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ANCAP rejects full re-test of updated Ford Mustang
Test re-evaluation will move the Ford Mustang from two stars to three from mid-year
14 May 2018
THE Australasian New Car Assessment Program (ANCAP) will not re-test the Ford Mustang following its shock two-star safety result, despite an update to airbag deployment and active safety features that crippled its score.
Instead, the vehicle safety watchdog will revise the Ford sportscar’s score to three stars in light of the updates.
Sales of the Ford Mustang have remained unaffected by the two-star ANCAP result handed down in December 2015, and it continues to be Australia’s top-selling sportscar as it heads towards a mid-year switch to a facelifted model.
The original test score raised questions not only directed towards Ford, however, but also ANCAP owing to a testing procedure that had changed significantly compared with before.
While 2+2 coupes would now be tested for back-seat performance, despite the Toyota 86 among others having not been tested with rear child seats, the top overall score could also be no higher than the lowest score of four criteria (occupant protection front, rear, pedestrian and active safety).
Even with a front airbag that allowed front occupants to nudge the dashboard or steering wheel, the Mustang received a 72 per cent score for front safety but just 32 per cent for rear child protection. The two-star rating was derived only from the active safety score of just 16 per cent.
The facelifted Ford will gain equipment such as a blind-spot monitor, lane-keep assistance and autonomous emergency braking (AEB) already available in Europe, which raised its active safety scorecard from 16 per cent to 61 per cent and also its pedestrian protection rating from 64 per cent to 78 per cent.
Ford Australia communications manager Martin Günsberg confirmed to GoAuto that, “we have updated the restraint system in the 2018 MY (model year) Mustang, which will prevent head contact in the Euro NCAP frontal offset crash scenario”.
Despite the claimed improvements, however, ANCAP chief executive James Goodwin insisted there was no need to crash a facelifted Mustang as on-paper it could update its scorecard from this data.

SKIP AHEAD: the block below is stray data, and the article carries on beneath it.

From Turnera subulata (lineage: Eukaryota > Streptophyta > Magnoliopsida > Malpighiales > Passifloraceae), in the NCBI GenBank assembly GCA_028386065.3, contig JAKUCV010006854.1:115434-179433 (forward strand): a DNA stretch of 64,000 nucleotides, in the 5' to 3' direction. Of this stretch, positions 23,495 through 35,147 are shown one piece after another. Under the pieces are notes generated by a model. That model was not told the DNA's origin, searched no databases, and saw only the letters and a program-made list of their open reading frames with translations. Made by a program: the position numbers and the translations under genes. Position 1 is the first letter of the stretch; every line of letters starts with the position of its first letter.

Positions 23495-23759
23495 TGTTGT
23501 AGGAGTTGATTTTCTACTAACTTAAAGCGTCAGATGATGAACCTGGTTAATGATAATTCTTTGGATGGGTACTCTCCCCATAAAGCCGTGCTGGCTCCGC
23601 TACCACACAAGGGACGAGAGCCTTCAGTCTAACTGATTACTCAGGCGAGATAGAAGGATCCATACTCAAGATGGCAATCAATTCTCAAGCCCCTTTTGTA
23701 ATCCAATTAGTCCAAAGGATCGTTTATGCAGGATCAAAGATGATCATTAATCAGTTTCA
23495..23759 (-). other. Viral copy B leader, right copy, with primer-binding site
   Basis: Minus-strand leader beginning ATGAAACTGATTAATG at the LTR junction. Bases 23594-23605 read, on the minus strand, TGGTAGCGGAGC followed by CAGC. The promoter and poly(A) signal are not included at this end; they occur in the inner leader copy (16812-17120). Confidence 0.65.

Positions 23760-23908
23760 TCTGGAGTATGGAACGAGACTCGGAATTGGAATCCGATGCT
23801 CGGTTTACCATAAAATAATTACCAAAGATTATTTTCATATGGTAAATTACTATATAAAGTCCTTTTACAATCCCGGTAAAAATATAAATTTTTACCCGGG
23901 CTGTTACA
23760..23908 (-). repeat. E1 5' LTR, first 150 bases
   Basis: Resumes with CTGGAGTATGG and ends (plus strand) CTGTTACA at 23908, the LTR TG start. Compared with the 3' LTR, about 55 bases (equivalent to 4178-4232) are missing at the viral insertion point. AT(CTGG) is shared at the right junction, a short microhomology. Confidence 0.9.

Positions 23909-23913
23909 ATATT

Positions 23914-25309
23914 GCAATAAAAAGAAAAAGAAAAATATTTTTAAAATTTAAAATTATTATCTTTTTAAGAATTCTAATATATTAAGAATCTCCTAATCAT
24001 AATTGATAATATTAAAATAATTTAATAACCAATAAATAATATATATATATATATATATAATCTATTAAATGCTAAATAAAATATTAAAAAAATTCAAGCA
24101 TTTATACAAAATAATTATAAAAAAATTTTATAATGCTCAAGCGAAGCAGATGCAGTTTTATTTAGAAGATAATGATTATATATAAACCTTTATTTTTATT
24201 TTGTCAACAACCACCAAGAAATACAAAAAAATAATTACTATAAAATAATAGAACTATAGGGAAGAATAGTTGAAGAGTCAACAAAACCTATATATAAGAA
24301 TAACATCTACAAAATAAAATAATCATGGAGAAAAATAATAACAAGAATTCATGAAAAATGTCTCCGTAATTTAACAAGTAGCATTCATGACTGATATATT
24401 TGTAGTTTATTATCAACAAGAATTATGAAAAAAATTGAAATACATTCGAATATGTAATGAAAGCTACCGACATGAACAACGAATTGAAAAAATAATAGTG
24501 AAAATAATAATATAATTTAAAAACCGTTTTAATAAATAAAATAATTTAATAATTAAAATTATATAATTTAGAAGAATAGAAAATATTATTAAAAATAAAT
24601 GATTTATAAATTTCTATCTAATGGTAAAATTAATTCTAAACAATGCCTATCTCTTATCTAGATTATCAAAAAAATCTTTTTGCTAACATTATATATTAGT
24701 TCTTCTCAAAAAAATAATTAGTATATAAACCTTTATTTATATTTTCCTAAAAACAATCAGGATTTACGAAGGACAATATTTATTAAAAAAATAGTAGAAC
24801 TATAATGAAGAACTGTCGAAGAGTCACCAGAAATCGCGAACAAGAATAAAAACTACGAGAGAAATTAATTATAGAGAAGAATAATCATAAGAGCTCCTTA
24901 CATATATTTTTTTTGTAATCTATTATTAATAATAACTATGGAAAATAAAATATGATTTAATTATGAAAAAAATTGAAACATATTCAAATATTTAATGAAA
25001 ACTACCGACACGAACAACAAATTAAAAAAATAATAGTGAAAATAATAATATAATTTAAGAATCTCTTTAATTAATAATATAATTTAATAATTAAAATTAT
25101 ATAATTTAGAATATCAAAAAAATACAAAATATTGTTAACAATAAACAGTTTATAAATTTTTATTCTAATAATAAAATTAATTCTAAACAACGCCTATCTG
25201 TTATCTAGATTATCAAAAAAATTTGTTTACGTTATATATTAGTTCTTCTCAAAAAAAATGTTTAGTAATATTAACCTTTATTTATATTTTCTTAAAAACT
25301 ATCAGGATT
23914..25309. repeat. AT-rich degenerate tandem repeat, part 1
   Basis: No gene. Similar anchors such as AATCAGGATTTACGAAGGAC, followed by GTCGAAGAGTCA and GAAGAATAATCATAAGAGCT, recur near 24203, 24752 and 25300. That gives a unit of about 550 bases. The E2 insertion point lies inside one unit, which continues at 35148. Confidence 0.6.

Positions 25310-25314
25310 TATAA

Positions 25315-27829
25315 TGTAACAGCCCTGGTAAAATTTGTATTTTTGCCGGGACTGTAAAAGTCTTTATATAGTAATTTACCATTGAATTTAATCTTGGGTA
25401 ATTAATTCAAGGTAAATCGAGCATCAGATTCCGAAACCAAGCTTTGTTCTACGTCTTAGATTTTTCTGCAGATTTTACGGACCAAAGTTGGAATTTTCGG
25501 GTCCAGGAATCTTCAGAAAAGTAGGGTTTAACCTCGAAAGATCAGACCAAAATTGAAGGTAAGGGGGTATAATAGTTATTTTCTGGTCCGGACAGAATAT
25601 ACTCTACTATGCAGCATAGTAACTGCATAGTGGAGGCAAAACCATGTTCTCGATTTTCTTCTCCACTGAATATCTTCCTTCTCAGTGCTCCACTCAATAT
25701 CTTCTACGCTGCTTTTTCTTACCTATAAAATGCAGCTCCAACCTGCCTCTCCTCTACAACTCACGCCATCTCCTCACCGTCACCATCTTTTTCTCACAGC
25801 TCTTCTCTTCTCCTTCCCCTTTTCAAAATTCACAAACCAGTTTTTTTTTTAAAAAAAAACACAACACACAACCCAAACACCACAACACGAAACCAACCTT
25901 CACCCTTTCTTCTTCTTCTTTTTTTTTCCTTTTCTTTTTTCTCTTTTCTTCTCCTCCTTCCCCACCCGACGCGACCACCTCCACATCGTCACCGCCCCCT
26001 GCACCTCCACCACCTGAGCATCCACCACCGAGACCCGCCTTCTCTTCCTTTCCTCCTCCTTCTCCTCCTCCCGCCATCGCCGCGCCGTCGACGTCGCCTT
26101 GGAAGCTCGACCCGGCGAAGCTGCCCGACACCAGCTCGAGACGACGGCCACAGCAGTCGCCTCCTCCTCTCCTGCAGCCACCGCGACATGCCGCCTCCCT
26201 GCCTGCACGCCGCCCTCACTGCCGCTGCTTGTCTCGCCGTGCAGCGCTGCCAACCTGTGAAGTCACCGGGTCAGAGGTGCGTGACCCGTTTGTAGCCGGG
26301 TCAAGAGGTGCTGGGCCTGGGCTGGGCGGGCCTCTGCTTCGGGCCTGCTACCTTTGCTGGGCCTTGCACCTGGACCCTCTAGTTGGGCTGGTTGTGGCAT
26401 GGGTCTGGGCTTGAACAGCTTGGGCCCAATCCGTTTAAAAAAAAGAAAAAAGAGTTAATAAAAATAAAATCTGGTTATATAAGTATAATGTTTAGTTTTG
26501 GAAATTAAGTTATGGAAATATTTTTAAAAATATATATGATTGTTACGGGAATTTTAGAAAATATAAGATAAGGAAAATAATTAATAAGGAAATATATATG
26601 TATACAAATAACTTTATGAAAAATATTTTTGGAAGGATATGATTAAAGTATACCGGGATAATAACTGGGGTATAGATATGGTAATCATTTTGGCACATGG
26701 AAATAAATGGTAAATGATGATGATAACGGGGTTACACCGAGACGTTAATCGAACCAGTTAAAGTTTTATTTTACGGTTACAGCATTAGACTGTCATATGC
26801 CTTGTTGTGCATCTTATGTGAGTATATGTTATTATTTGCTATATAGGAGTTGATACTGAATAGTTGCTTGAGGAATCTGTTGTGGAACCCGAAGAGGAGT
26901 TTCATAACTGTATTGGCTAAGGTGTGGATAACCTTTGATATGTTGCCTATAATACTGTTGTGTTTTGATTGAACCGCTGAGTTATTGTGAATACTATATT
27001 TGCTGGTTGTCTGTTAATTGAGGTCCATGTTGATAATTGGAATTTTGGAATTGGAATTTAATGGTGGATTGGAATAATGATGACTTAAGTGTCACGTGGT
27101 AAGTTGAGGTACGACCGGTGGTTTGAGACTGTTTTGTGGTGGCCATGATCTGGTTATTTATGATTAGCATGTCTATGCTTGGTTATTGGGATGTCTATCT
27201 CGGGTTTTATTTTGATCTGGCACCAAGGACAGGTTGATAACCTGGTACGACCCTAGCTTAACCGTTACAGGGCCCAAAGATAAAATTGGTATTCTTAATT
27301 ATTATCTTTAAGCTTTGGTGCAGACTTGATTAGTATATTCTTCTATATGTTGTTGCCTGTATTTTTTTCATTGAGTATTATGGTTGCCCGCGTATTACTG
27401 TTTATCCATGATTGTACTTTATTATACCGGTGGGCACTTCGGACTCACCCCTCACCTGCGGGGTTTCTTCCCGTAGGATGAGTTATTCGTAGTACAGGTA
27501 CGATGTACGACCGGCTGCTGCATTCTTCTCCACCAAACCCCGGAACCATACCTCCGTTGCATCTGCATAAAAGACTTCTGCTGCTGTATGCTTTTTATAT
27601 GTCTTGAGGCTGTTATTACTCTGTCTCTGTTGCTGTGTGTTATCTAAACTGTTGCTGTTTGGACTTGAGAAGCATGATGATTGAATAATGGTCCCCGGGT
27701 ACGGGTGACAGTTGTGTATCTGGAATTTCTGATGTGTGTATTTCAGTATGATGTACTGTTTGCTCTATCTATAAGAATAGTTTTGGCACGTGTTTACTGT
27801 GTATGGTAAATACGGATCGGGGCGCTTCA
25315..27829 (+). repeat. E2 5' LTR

“We’ve already had some discussions with Ford on the update to the Mustang, (and) we look forward to their submission to update that,” he told GoAuto at an event at the federal government-funded Crashlab facility in Sydney last week.
“They won’t need to physically crash test it. We can do re-tests. But it would have to be some significant design changes to a vehicle to prompt a (full) re-test.
“We will take a submission from them, and we will be able to update the rating according to that. So we are expecting it would be three stars.”
Mr Goodwin admitted that had the Mustang been designed as a two-seat sportscar, it would have achieved a much higher rating on that basis alone.
“An interesting hypothetical is, what if it (Mustang) was only a two-seater vehicle? It probably would have gone up two stars,” he said.
“But because they did put seats in the rear, it needs to be tested as though those seats are occupied by anyone that can sit in them. So what we say, now with the new protocol, if you put seats in the rear, we will assume that they are suitable for anybody.”
Asked why this had changed when every other 2+2 coupe was not tested for child seat performance prior to the Mustang crash test, including the similarly popular Toyota 86 which retained its five-star ANCAP rating, Mr Goodwin replied: “I think that’s probably one of those examples where we need to look at the age of the rating.
“Vehicle brands do make updates to cars all the time. What we’re really urging is that when you put a new grille on it, when you put a new sound system in, you also need to consider the safety elements.”
In 2017, the Ford Mustang recorded 9165 sales compared with 2405 for the Toyota 86/Subaru BRZ twins.
In the priciest sportscar category, 411 sales for the Porsche 911 outsold its nearest rival by two-to-one, but despite costing at least four times as much as a Mustang, the German 2+2 lacks AEB and has not been tested.
Although the 911 – with two small rear seats and no AEB – would have the potential for a two-star safety rating based on its active safety scorecard alone, Mr Goodwin indicated low-volume sportscars are otherwise not on the ANCAP hit-list for 2018, despite this seeming inconsistency.
Such an issue was not lost on Ford Australia’s Mr Günsberg: “The majority of coupes sold in Australia are low-volume vehicles and as such, remain untested or have gone through less rigorous protocols than what the Mustang was tested under at the time.
“It is important to know that (the pre-facelift Mustang) score is still a high score for the frontal-offset test and is higher than the frontal offset score achieved by many other vehicles which have a five-star Euro NCAP rating.”
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